There are many distinctly different Amerindian tribes, comprising any when between 50 to 1000 members each.(SDNP,1999:a) The most widely known and understood are the famous warlike Caribs whose teenagers were traditionally obligated to migrate throughout Amazonia and beyond to fresh bio-zones as soon as they were skilled in self-sufficiency. Their widespread settlement and aggressive behaviour made them the predominant gene pool in the early settlement of the Caribbean Islands which are named after them.*(About 2,700 Caribs remain.) The Arawaks *(Pop.15,000) were also familiar to early settlers as they usually lived along the coastal swamp reaches. The Warrau *(Pop.4,700), Wapisiani *(Pop.6,000), Arecuna *(Pop.475), Makusi *(Pop.7,000), and others of similar numbers preferred the rainforests and savannas inland though all were originally migratory with estimates of their first inhabiting the region over 12,000 years ago. (SDNP:b)

The majority of the general population are employed in the sugar-cane and rice growing industries or engaged in commerce in the national capital, Georgetown, on the banks of another vast Amazonian river; the Demerara, (a name we all associate with brown sugar) struggling to contend with their colonial inheritance as one of the world's poorest nations, with social-democratic ideals and a distinctly Guyanese eccentricity. The jungle literally surrounds the city, permeating it in some parts.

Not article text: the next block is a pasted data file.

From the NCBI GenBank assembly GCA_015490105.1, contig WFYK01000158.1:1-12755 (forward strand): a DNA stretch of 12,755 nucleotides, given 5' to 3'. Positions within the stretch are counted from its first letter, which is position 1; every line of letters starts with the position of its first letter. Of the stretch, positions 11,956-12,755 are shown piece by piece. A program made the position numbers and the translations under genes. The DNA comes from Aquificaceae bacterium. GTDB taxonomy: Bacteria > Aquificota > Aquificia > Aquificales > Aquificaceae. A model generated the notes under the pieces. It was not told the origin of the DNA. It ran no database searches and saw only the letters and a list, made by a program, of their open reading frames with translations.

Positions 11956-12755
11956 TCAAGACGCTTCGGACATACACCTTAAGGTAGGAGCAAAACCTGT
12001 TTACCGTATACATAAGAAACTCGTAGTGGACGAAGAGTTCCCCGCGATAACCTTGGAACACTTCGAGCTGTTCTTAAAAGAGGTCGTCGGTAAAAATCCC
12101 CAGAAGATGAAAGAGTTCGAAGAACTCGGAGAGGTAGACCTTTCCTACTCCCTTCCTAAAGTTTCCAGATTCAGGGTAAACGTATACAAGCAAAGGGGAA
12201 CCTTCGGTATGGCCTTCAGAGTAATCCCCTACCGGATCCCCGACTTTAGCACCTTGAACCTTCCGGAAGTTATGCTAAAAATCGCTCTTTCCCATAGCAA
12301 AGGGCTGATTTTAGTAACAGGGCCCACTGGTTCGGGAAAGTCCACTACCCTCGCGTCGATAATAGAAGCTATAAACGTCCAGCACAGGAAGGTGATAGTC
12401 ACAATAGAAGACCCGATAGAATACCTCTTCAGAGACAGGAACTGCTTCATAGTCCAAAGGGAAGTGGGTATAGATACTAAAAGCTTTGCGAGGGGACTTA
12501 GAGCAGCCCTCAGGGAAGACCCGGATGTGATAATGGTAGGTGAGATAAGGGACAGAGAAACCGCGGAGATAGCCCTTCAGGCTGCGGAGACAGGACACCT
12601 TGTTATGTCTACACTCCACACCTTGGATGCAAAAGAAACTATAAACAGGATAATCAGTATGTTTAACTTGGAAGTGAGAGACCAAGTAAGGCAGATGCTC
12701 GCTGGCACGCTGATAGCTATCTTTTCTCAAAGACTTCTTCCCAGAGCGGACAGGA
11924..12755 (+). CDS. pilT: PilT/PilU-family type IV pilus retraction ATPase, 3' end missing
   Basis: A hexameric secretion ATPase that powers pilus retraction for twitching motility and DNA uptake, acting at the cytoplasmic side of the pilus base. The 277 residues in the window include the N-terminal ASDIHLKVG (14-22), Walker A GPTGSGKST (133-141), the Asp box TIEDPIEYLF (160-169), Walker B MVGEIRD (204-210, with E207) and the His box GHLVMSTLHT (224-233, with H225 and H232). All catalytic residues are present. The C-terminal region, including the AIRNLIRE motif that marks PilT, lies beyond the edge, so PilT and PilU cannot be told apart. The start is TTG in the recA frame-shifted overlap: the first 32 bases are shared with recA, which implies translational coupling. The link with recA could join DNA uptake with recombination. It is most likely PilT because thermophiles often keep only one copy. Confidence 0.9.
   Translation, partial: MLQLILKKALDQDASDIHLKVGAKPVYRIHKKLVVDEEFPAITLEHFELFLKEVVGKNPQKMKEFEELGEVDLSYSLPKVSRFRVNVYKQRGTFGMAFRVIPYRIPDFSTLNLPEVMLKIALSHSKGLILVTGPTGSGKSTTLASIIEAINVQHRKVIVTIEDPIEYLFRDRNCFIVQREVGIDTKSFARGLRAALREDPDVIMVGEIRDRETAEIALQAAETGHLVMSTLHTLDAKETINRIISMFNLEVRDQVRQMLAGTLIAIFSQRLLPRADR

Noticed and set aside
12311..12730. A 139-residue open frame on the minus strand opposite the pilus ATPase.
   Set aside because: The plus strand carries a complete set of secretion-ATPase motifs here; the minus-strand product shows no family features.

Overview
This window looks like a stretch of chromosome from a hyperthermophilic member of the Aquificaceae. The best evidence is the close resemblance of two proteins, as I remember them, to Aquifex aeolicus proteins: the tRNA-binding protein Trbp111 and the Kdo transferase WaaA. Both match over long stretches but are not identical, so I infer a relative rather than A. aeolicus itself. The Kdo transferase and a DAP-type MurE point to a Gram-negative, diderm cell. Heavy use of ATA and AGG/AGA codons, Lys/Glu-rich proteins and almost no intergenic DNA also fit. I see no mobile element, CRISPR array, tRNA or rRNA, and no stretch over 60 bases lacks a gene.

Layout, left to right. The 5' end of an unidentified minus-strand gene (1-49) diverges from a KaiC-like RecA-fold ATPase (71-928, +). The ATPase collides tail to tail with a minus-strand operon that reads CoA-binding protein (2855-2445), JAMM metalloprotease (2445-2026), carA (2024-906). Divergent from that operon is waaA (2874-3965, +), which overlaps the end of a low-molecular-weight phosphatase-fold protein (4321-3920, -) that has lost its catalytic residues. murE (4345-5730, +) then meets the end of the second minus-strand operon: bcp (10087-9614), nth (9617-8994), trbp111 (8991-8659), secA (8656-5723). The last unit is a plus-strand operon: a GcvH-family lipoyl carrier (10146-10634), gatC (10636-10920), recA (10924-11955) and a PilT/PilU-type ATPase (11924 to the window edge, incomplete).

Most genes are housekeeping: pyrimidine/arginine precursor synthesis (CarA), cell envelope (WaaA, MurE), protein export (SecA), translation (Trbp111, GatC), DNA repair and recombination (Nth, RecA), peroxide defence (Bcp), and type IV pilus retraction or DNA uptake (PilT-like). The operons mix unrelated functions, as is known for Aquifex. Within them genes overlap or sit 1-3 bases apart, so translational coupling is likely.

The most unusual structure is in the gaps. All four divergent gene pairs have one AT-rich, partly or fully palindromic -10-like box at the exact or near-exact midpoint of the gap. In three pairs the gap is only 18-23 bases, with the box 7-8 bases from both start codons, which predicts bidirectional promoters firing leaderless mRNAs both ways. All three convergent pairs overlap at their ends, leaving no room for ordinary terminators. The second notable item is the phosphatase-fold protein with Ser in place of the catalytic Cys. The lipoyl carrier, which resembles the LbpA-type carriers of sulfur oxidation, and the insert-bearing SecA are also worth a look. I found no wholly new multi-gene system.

Apart from a bauxite mining town, Linden, further inland, and several workers settlements surrounding foreign gold mining operations and government outposts, there is little more to show in terms of industry and development though exploratory drilling for petroleum off the coast has recently begun.The country is known to have large resources of minerals, including precious metals and land-locked petroleum reserves, but it has a poor transport infrastructure and given the nature of the predominantly black market economy, the huge outlays for investment companies have limited their extraction. Some might consider this might a Godsend for the native population, but not the Amerindians themselves.